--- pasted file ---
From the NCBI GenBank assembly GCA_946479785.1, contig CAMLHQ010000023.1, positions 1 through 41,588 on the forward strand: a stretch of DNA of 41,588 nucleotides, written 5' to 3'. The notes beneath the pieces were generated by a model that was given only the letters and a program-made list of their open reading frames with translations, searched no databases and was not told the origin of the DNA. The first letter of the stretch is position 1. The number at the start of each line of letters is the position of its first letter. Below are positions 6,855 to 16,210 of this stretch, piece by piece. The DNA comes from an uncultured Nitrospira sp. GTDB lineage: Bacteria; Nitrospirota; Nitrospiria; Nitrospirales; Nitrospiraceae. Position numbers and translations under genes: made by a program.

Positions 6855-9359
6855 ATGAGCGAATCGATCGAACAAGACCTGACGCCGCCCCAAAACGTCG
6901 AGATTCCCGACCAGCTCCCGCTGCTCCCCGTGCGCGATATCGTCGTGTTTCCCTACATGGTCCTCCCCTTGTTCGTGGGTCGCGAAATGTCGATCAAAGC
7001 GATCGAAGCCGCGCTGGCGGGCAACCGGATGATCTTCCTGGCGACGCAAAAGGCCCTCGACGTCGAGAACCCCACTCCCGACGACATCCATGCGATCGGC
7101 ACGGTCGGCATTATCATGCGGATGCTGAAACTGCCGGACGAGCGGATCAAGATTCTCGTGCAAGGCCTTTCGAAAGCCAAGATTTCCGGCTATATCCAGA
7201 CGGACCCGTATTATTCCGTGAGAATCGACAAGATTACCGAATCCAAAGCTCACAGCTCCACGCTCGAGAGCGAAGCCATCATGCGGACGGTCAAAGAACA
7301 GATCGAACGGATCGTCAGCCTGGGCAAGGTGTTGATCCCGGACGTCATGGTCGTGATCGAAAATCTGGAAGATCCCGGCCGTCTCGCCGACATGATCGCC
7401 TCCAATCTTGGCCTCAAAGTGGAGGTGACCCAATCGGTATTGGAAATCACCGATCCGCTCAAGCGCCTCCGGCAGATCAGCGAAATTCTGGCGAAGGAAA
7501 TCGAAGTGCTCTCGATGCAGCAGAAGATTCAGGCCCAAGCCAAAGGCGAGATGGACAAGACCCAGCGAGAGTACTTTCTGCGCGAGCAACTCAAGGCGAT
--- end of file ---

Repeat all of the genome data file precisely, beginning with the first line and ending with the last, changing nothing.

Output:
From the NCBI GenBank assembly GCA_946479785.1, contig CAMLHQ010000023.1, positions 1 through 41,588 on the forward strand: a stretch of DNA of 41,588 nucleotides, written 5' to 3'. The notes beneath the pieces were generated by a model that was given only the letters and a program-made list of their open reading frames with translations, searched no databases and was not told the origin of the DNA. The first letter of the stretch is position 1. The number at the start of each line of letters is the position of its first letter. Below are positions 6,855 to 16,210 of this stretch, piece by piece. The DNA comes from an uncultured Nitrospira sp. GTDB lineage: Bacteria; Nitrospirota; Nitrospiria; Nitrospirales; Nitrospiraceae. Position numbers and translations under genes: made by a program.

Positions 6855-9359
6855 ATGAGCGAATCGATCGAACAAGACCTGACGCCGCCCCAAAACGTCG
6901 AGATTCCCGACCAGCTCCCGCTGCTCCCCGTGCGCGATATCGTCGTGTTTCCCTACATGGTCCTCCCCTTGTTCGTGGGTCGCGAAATGTCGATCAAAGC
7001 GATCGAAGCCGCGCTGGCGGGCAACCGGATGATCTTCCTGGCGACGCAAAAGGCCCTCGACGTCGAGAACCCCACTCCCGACGACATCCATGCGATCGGC
7101 ACGGTCGGCATTATCATGCGGATGCTGAAACTGCCGGACGAGCGGATCAAGATTCTCGTGCAAGGCCTTTCGAAAGCCAAGATTTCCGGCTATATCCAGA
7201 CGGACCCGTATTATTCCGTGAGAATCGACAAGATTACCGAATCCAAAGCTCACAGCTCCACGCTCGAGAGCGAAGCCATCATGCGGACGGTCAAAGAACA
7301 GATCGAACGGATCGTCAGCCTGGGCAAGGTGTTGATCCCGGACGTCATGGTCGTGATCGAAAATCTGGAAGATCCCGGCCGTCTCGCCGACATGATCGCC
7401 TCCAATCTTGGCCTCAAAGTGGAGGTGACCCAATCGGTATTGGAAATCACCGATCCGCTCAAGCGCCTCCGGCAGATCAGCGAAATTCTGGCGAAGGAAA
7501 TCGAAGTGCTCTCGATGCAGCAGAAGATTCAGGCCCAAGCCAAAGGCGAGATGGACAAGACCCAGCGAGAGTACTTTCTGCGCGAGCAACTCAAGGCGAT